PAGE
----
Skip to main content

NDP Leader Jagmeet Singh and Deputy Leader Alexandre Boulerice announce a campaign to reach out to young people and young families on, March 29, 2021 in Montreal.Ryan Remiorz/The Canadian Press

Rank-and-file New Democrats have begun voting on hundreds of motions that include a call for a 100-per-cent tax on billionaires and the removal of all statues honouring Canada’s first prime minister, Sir John A. Macdonald.

The party will hold a convention this weekend to come up with planks for a platform Leader Jagmeet Singh can take into a possible election campaign this year.

As the week began, party members were voting to determine which of at least 450 motions will make a short list of 70 that delegates will consider during the virtual convention from Friday to Sunday. The short list will be released later in the week.

Among the proposals are conventional policy ideas, echoing options Mr. Singh has recently discussed, such as efforts to ensure high-quality long-term care, cancel student debt and enact a universal basic income.

But there are also out-of-the box suggestions, including the tax on billionaires, eliminating the Canadian Armed Forces, updating the Canadian flag with Indigenous symbols and the resolution on Macdonald.

Young New Democrats of Quebec, citing Macdonald as the architect of a policy against Indigenous Peoples, call for “an end to the heroic commemoration” and a move to “present Canadians with a nuanced and holistic view of Canada’s first Prime Minister.”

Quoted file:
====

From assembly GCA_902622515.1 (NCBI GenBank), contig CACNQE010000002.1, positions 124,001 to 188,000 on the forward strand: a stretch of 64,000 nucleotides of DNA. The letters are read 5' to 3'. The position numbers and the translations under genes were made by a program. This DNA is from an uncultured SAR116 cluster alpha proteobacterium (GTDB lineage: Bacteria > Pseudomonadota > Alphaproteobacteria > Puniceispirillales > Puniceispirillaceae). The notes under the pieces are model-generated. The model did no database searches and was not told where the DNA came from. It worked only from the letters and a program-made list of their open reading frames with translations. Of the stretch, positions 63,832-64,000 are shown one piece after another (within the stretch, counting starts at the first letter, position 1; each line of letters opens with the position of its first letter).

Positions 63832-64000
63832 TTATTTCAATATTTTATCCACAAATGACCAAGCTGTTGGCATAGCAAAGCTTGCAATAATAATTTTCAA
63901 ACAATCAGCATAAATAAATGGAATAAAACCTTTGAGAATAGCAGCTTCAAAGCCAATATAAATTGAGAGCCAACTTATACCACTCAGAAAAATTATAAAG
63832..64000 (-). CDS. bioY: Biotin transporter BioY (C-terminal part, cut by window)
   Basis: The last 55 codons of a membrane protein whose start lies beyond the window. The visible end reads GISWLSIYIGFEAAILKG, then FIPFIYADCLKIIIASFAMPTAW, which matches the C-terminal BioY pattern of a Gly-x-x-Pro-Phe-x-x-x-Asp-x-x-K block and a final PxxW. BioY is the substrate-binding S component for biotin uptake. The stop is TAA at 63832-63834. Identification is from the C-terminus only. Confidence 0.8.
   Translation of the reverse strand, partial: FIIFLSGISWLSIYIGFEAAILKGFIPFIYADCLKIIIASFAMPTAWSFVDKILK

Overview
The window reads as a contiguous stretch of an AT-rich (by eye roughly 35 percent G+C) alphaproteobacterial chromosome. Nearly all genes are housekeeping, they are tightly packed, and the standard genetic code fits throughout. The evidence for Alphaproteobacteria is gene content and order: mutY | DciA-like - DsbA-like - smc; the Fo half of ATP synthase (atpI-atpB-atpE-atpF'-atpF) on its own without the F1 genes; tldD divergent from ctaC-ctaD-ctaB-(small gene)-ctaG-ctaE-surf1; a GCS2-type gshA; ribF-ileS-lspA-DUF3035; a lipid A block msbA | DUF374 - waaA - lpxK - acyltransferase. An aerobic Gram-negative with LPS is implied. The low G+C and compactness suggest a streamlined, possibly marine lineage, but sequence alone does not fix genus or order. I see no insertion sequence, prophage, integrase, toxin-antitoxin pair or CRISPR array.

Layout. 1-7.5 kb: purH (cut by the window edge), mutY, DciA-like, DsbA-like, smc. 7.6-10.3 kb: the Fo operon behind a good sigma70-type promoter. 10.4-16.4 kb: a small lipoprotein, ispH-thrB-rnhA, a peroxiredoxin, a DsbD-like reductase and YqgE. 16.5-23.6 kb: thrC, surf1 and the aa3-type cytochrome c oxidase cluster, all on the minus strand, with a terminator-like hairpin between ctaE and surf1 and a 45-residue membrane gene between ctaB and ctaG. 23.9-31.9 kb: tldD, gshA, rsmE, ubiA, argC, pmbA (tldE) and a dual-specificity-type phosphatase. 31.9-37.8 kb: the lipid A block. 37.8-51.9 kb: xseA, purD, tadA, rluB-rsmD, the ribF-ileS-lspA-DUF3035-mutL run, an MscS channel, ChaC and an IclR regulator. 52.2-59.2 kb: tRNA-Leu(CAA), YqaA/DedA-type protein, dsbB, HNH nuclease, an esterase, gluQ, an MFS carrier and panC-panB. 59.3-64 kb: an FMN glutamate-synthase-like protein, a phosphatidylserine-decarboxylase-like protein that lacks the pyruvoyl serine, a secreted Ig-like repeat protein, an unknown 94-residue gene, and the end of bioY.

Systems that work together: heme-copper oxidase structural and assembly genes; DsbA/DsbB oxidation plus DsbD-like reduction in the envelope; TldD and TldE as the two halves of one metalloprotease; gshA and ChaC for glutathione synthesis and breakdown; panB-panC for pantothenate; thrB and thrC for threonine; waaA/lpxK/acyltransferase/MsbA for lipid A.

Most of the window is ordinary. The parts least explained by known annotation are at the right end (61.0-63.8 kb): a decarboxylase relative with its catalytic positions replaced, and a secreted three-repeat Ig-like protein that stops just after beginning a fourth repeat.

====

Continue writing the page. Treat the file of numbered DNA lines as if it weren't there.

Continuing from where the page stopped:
Measures to achieve this would include working with municipalities to remove statues of Macdonald from public spaces and display them in museums instead.

The “abolish billionaires” motion comes from Quebec’s Young New Democrats and party members in 13 electoral district associations across the country. They cite what they call the most extreme wealth inequality in Canadian history, and a doubling in the number of Canadian billionaires and the money they hold in the past decade. The means for reversing the situation would be a 100-per-cent tax on all gross wealth above $1-billion. The proposal is short on details of how it would work.

New Democrats from Windsor-Tecumseh propose seeking all-party consensus to work with First Nations, Inuit and Métis artists to identify meaningful symbols to include on a new Canadian flag that would symbolize a pathway to reconciliation.

New Democrats in the Toronto riding of Spadina-Fort York suggest the NDP commit to phasing out the Canadian Armed Forces because “militaries and war have devastatingly negative impacts on civilian populations,” and that, once the phaseout is done, personnel receive full salaries and benefits pending their assignments to “new jobs in the civil service.”

Resolutions can have notable political impact. Conservative Leader Erin O’Toole has faced questions since delegates at a recent Conservative Party convention voted against adding a declaration that climate change is real to the policy book.

The vote result came after Mr. O’Toole had declared a serious climate change plan a key policy priority as the party gets ready, under his leadership, for the next election.

In a statement, Mr. Singh described the convention as an occasion for the NDP riding associations and their members to advance resolutions and engage in the democratic process.

“Our conventions are guided by a democratic process that allows members to openly and freely discuss and vote on a variety of issues,” he said.

Speakers at the convention will include British Columbia NDP Premier John Horgan. Also on the roster are provincial NDP leaders Kate White of Yukon, Wab Kinew of Manitoba and Andrea Horwath of Ontario.

The federal Liberals will hold a virtual convention from Thursday to Saturday.

The NDP is the fourth-place party in Parliament with 24 seats. That places them behind the Liberals, Conservatives and Bloc Québécois.

Know what is happening in the halls of power with the day’s top political headlines and commentary as selected by Globe editors (subscribers only). Sign up today.